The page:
The decision in HERDER SPRING is regarding "Unseated lands" - or that land which was unoccupied and uncultivated.  Many times the unseated lands consisted of the large and vast wilderness tracts owned by distant landowners. The real estate taxes on unseated lands were different than for seated lands. Unseated land was itself liable for payment of the real estate taxes and the owners of such tracts  were not.  There was no personal liability on owners for the debt of these taxes.  Consequently, if and when owners allowed their lands to be sold for non-payment of real estate taxes they avoided personal debt for the real estate taxes.  Because the LAND owed the taxes, when the land was sold for non-payment of taxes, all of the estates which were assessed and taxed when the land was sold were conveyed to the Buyer at a tax sale.  Each property owner was responsible for reporting to the Commissioners his acquisition of or ownership in any of these remote, mountain, unoccupied tracts whether he acquired (or retained) surface acreage or subsurface interests.  The owner had to report it so he could get taxed separately.  Until he reported, his interest was taxed along with the rest of the unseated land.  if the unseated land was sold, and the taxes were and had been assessed against the whole, the Buyer at a tax sale acquired the whole.  Pretty simple, actually, and widely recognized and acknowledged in the 1800's and early 1900's.

Let's say Jones owned a tract of unseated land of 500 acres, and sold 100 acres to Smith.  It was Smith's duty to tell the County he owned 100 acres.  If he didn't report this deed to the County, the tract would still be assessed and sold as 500 acres.  The County did not do title searches.  Even though Smith had a deed for 100 acres, if he didn't report this transfer, he wasn't taxed and didn't pay his taxes on the 100 acres of land.  The land gets sold as a 500 acre tract. 

"Title Wash" was the intentional perversion of this concept principally by the Pennsylvania tanning industry.  O sold 1,000 acres to A, reserving the minerals, oil & gas.  A sold to B, who failed to pay the real estate taxes.  X bought the land at a tax sale, waited 2 years to see if O or B redeemed it.  When neither O nor B did so, X owned the land, along with the minerals, oil & gas, because O never reported his severance to the County to be taxed separately. If it was not taxed separately, then it was included in the sale of the land.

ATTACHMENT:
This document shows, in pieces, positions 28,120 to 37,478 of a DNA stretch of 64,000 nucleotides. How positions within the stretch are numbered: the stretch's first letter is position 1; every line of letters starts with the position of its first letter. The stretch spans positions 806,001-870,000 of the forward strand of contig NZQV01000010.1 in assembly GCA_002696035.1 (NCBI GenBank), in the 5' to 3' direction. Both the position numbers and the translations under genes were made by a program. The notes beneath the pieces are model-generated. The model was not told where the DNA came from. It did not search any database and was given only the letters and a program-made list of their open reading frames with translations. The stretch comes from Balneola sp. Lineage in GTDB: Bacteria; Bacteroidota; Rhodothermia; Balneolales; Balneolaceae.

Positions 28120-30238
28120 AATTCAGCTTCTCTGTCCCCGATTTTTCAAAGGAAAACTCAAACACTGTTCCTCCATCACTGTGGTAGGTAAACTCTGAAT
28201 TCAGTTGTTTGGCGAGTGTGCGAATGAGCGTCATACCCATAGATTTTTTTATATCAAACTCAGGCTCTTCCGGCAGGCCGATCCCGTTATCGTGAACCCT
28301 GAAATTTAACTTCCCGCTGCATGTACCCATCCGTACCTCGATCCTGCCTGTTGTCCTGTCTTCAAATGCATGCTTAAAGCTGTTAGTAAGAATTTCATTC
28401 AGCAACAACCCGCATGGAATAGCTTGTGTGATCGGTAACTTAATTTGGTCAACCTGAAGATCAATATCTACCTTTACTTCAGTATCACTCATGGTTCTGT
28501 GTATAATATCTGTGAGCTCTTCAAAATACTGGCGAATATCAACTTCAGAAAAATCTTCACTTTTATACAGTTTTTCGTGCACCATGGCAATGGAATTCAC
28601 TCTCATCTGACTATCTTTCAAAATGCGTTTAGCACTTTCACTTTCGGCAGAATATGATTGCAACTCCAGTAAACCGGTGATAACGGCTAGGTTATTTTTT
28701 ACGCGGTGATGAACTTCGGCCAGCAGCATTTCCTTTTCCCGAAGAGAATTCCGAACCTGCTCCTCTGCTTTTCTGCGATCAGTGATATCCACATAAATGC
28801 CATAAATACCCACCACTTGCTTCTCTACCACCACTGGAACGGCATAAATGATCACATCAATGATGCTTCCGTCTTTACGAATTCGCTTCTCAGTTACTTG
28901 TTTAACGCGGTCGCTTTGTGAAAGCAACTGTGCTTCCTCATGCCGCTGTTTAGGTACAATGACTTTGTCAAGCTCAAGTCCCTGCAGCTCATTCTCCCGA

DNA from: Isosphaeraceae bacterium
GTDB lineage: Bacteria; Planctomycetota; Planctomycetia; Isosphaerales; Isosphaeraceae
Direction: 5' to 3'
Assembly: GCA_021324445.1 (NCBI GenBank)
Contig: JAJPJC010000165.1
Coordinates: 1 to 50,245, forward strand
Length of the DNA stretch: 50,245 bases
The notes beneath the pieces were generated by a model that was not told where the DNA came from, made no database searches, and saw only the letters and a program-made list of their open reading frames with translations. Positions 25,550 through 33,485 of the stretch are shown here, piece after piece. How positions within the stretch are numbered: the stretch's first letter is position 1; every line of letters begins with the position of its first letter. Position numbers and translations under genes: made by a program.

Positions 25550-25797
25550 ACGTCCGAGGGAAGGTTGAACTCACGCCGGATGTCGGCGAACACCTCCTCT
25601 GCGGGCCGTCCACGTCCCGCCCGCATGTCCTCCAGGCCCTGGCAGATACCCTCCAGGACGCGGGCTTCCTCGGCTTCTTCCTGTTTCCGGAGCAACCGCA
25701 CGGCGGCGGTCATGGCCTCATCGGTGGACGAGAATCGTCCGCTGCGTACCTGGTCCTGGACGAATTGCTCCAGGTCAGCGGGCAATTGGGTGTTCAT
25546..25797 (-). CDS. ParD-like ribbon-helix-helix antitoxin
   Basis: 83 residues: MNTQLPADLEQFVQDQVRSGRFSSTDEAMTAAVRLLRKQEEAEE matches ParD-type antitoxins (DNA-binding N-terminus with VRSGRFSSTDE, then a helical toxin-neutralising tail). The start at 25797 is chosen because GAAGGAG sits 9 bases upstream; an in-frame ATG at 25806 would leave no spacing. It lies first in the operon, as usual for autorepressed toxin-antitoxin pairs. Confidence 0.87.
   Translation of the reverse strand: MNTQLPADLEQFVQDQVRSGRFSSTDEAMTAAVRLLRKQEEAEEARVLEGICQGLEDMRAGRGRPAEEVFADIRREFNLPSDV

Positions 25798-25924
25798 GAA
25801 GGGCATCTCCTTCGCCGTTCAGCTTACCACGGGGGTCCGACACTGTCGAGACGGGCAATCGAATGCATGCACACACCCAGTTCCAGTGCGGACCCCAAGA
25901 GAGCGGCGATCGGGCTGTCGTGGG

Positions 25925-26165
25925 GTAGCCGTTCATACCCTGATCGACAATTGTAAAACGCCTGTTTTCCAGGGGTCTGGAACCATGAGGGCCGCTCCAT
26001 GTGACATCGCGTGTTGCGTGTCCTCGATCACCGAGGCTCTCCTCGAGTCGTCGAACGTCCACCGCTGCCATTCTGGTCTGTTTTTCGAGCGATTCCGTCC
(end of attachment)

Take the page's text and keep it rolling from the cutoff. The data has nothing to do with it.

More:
David good and helpful post.  For the record, my OP was never intended to advocate on one side of this issue or the other.  I was merely trying to raise awareness.  I also acknowledged in the OP that this thing is far from being "new".  As I said earlier, I had (wrongly) stopped following title washing a couple years ago because I thought it had "gone away" as an issue for PA landowners.

Your post is valuable because it highlights for all PA landowners the magnitude and seriousness of this controversy.  Opinions on both sides are strongly and tightly held.  The amount of money on the line is potentially very, very large.  And for landowners without a good lease, the specter of clawback looms.

Thanks for the very well-written and expressed reply, Frank.  I was not intending to disparage your OP, and agree it was written with respect for both sides of this issue.  My post was a simple attempt to explain the how and why to those who viewed the HERDER SPRING decision as unfair.

Interesting.  Thanks for the post.  But you say the LAND owed the taxes.  If the mineral right were never taxed and the LAND was responsible for the tax, as you said, (given that the definition of land is "surface" http://dictionary.reference.com/browse/land), then is it fair, or more to the point, legal, to take someone's mineral rights if the surface owner doesn't pay?  It seems like they are actually different properties to me.  .   

Hi Everyone.  I just found that Frank created a desperate thread.  Thanks Frank.

Check Hoyt Royalty's page.  It has been updated with briefs.  Pretty technical, but it is all laid out.

HERE

I am going to keep all my future responses here.
Enjoy.

Bonefish

I do not know why you posted a blank entry here, but I'm glad you did.  Once again I had forgotten about this important issue winding its way through our PA courts at an absolutely glacial pace.  Forgetting was easy.  Metal rusts faster than resolution of this important matter is making progress.

Anyway, I have searched for updates and found little new.  But I did find this:

March 13, 2015, 3:36 PM ET -- Several trusts and corporations with nearly 200,000 acres of collective subsurface gas and oil rights in north-central Pennsylvania asked the state Supreme Court on Monday to overturn a ruling that a tax sale of surface rights also conveyed previously separate subsurface rights.

The amici filed a brief supporting the heirs of the Keller family, who lost the gas rights on a 406-acre property in Centre County, Pennsylvania.